Arnault may join party after all

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The Independent Online
Guinness and Grand Metropolitan hope to respond to Bernard Arnault's three-way drinks merger plan on Wednesday amid signs that the gap between the two UK companies and Arnault's LVMH is narrowing.

"Bringing Moet Hennessy to the party is obviously good for the business, but not at any price," said a Guinness spokesman. And though the two companies reacted coolly to Arnault's proposals last week, Anglo-French negotiations may eventually reach an amicable conclusion, according to an executive at Grand Met.

Drinks analysts at Goldman Sachs estimate that adding Moet champagne and Hennessy cognac would yield more than pounds 80m in annual cost savings over and above the benefits arising from merging the Grand Met and Guinness wines and spirits operations.

"There is quite a lot of value from folding Arnault's drinks business in, but he is opening the bidding at a very high level," said Craig Fraser, drinks analyst at Goldman, referring to the 35 per cent stake Arnault hoped to achieve in an enlarged drinks business.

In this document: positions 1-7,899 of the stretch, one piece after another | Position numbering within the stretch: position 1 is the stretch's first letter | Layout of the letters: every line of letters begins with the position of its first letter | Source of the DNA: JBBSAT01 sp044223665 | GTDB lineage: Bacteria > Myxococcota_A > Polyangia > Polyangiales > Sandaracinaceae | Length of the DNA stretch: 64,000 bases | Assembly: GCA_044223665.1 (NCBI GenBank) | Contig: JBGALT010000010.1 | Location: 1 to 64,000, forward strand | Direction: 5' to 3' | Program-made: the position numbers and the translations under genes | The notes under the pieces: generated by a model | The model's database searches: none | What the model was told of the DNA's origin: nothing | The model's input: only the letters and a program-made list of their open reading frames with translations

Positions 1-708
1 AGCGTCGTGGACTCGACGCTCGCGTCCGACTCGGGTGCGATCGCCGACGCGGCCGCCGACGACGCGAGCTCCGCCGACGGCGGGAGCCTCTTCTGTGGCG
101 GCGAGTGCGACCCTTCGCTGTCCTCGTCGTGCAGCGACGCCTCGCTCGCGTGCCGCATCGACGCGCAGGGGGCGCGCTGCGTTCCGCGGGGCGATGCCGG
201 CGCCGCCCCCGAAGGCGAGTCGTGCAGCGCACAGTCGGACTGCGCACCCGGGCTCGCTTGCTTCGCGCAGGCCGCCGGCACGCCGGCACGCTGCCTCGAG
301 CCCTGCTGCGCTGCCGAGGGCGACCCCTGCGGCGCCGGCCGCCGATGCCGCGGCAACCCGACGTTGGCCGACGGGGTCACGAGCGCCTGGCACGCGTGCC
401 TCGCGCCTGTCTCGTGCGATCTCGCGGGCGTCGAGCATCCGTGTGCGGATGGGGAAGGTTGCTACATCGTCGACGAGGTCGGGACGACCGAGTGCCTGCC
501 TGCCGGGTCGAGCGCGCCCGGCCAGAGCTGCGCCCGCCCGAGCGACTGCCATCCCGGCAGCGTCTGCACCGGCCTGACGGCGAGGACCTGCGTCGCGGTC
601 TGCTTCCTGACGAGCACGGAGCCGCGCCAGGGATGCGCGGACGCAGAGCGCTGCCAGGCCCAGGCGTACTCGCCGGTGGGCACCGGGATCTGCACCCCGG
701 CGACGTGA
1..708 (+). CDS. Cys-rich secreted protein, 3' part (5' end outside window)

Arnault is chairman of luxury goods to drinks group LVMH, which is a major shareholder in Guinness. In turn Guinness owns 34 per cent of Moet Hennessy. The two companies also run joint distribution ventures.

Both before and since Grand Met and Guinness announced their own planned pounds 25bn merger in May, Mr Arnault has been trying to muscle his way into the deal. To boost his bargaining position, LVMH has increased its Guinness shareholding to more than 14 per cent and built up a 6.4 per cent stake in Grand Met.

Last week, Arnault proposed putting LVMH's 66 per cent of Moet Hennessy into a three-way drinks giant in return for a controlling 35 per cent holding in this new "Drinksco" business, which would be separately quoted.

Guinness and Grand Met's other shareholders would end up owning the rest of Drinksco plus shares in three companies - Guinness Brewing, Pillsbury and Burger King - which Mr Arnault wants to see demerged.

Later in the week his demands softened. An LVMH spokesman indicated that Mr Arnault might settle for less than 30 per cent plus a cash payment.

Goldman Sachs calculates that Mr Arnault is in effect asking close to pounds 3.4bn for the 66 per cent stake in Moet Hennessy. They value the MH holding at pounds 2.8bn.